GWEN IFILL: Next: the political standoff in the West African nation of Ivory Coast. Two men still claim victory in that country's month-old presidential election, and leaders from the regional organization ECOWAS continue to search for a resolution.
Lindsey Hilsum of Independent Television News narrates this update.
LINDSEY HILSUM: One country, two presidents -- Alassane Ouattara, endorsed by the U.N. as the election winner, but besieged by troops loyal to Laurent Gbagbo, who refuses to leave office.
African leaders say they will force Mr. Gbagbo out, if necessary, but today said mediation was still possible.
JAMES VICTOR GBEHO, president, Economic Community of West African State Commission: The initial contacts with both President Gbagbo and President Ouattara indicated some promise of getting them to agree on certain essential elements in order to obviate the force option.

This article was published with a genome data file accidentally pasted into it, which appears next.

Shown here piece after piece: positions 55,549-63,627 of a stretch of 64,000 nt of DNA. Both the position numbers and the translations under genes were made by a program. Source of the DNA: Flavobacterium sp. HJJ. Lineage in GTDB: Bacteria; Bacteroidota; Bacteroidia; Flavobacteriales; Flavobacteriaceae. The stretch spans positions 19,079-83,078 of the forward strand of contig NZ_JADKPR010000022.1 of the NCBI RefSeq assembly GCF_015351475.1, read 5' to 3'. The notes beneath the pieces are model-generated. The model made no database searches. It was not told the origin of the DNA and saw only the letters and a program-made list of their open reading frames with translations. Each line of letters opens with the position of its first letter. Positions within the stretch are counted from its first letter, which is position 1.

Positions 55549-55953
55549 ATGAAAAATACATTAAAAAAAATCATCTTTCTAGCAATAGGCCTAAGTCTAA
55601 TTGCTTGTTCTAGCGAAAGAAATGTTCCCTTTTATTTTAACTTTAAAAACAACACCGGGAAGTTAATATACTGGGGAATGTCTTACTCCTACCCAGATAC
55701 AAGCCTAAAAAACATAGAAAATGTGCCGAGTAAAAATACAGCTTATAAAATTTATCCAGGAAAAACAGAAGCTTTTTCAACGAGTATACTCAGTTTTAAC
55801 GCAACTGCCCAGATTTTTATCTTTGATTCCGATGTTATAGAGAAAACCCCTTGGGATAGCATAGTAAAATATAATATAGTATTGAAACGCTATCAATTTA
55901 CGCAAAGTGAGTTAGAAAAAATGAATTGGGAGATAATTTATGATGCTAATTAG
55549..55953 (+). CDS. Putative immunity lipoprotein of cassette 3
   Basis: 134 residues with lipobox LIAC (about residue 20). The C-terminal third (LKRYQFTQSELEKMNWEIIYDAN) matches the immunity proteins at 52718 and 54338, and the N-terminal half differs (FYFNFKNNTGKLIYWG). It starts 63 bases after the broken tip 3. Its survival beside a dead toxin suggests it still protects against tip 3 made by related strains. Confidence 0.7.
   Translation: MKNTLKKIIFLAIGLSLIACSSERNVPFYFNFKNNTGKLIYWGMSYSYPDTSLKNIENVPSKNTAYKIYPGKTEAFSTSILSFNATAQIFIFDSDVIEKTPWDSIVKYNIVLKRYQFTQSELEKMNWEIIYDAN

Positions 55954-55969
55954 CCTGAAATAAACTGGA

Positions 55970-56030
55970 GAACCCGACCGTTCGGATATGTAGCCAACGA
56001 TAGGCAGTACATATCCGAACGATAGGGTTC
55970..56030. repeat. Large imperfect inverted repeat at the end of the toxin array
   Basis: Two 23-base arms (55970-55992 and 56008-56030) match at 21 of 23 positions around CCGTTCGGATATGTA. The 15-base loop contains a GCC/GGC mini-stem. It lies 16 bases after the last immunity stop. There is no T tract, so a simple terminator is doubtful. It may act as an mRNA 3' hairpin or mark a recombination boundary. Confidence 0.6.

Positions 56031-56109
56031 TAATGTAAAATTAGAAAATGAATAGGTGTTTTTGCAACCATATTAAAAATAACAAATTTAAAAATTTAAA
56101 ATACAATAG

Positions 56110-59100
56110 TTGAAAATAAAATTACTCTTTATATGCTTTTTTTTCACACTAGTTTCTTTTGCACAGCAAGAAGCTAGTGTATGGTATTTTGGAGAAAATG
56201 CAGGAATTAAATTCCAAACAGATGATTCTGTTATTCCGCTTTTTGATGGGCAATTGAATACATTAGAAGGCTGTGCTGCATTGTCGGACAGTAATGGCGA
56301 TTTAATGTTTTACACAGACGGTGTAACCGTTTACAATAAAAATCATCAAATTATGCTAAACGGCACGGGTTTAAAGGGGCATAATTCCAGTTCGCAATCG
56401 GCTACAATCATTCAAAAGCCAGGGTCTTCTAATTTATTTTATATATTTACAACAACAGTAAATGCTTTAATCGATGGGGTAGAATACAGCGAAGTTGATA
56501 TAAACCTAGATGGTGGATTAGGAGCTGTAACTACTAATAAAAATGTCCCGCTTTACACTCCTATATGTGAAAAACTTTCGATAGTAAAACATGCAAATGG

LINDSEY HILSUM: Today, the African leaders team reported to the Nigerian president, Goodluck Jonathan, that Mr. Gbagbo had agreed to negotiate without preconditions. But it's not clear exactly about what, his exit or some role for him in a new government.
Mr. Ouattara says he won't meet his rival.
GOODLUCK JONATHAN, Nigerian president: So, when there is a major disagreement in a country, you don't expect it to be done overnight. Even husband and wife, sometimes, when they quarrel seriously, it takes them weeks or months to reconcile properly. So, don't expect that, if there's a major crisis in a country, that you just jump in one week, and that matter is resolved.
LINDSEY HILSUM: Mr. Gbagbo promised to lift the siege of the hotel where Mr. Ouattara is holed up, but he hasn't.
Although it's largely calm in Abidjan now, overnight, opposition headquarters were attacked by security forces loyal to Mr. Gbagbo. Last week, Mr. Gbagbo's Young Patriot movement rallied against armed intervention by neighboring countries. Mr. Gbagbo can call on unemployed youth and militia to attack opponents any time he wants.
And today's tentative steps towards mediation haven't quelled fears of further violence.
GWEN IFILL: At last public count, more than 170 people had lost their lives in the post-election turmoil.